The Kunsthistorisches Museum Vienna openend to the public in 1891. Hans Makart (1840–84) had originally been commissioned to execute the painting for the ceiling as well as fanlight, spandrel, and intercolumnar areas as part of the interior decorations in the main staircase of the new built museum. The contract was signed in February 1881; in the same year an imperial delegation was able to view the artist’s initial sketches. Shortly before his death, Makart had completed the fanlight paintings depicting “classical heroes of painting” and their “favourite materials”. As a symbol of all-embracing triumph the allegorical figure holds a palm branch in her outstretched arms, whilst Fama’s trumpet, which has performed its task of spreading fame (also rumour), now lies unused at her feet. Representative of religious painting are on the left, Raphael’s Sistine Madonna (c. 1512/13; Dresden, Gemäldegalerie Alte Meister), for profane painting on the right, the artist’s Galatea (Triumph of Galatea, c. 1511/15; Rome, Villa Farnesina).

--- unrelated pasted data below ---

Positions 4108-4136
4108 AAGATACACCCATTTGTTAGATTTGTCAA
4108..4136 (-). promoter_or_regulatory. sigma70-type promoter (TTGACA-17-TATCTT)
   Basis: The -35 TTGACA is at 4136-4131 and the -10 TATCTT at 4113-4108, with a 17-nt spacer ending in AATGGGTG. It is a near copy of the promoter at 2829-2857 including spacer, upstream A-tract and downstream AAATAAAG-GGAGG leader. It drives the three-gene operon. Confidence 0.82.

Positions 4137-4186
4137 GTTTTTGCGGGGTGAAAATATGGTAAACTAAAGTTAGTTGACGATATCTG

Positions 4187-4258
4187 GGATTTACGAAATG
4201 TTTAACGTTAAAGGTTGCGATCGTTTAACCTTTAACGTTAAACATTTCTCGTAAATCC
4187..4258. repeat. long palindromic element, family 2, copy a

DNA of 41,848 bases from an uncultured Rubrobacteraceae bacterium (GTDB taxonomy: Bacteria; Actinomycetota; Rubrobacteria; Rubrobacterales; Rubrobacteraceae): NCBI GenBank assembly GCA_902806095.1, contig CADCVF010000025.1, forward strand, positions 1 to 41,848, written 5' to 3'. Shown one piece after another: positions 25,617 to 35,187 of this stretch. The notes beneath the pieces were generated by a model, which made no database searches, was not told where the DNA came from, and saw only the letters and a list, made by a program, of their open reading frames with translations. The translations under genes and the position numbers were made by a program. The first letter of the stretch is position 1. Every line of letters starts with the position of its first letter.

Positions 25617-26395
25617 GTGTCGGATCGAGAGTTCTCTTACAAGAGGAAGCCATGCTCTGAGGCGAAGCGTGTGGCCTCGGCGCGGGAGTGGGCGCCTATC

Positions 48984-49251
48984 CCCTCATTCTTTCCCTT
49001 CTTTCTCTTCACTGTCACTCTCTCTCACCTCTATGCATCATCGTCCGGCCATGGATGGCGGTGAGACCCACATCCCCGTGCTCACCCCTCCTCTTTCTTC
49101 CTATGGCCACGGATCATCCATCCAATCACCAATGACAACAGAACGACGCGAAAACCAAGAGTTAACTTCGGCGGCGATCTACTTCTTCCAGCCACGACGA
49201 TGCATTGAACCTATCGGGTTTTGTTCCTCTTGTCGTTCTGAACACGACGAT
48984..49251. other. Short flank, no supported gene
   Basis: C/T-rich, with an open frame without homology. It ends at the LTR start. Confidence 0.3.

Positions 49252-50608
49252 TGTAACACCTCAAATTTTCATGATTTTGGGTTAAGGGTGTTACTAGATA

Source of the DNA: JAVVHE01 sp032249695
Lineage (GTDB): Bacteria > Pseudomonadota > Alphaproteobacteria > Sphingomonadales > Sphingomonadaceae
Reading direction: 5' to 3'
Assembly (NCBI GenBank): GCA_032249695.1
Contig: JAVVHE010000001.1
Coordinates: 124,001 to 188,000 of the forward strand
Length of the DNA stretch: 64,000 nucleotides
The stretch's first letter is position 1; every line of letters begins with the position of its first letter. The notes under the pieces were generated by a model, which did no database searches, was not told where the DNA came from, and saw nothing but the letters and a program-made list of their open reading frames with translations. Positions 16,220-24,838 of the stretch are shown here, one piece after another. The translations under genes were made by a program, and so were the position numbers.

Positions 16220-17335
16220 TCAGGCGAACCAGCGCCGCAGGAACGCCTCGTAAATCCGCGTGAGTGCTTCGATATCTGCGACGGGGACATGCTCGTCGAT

For further Information on the building see: Cäcilia Bischoff, The Kunsthistorisches Museum. History, Architecture, Decoration, Vienna 2010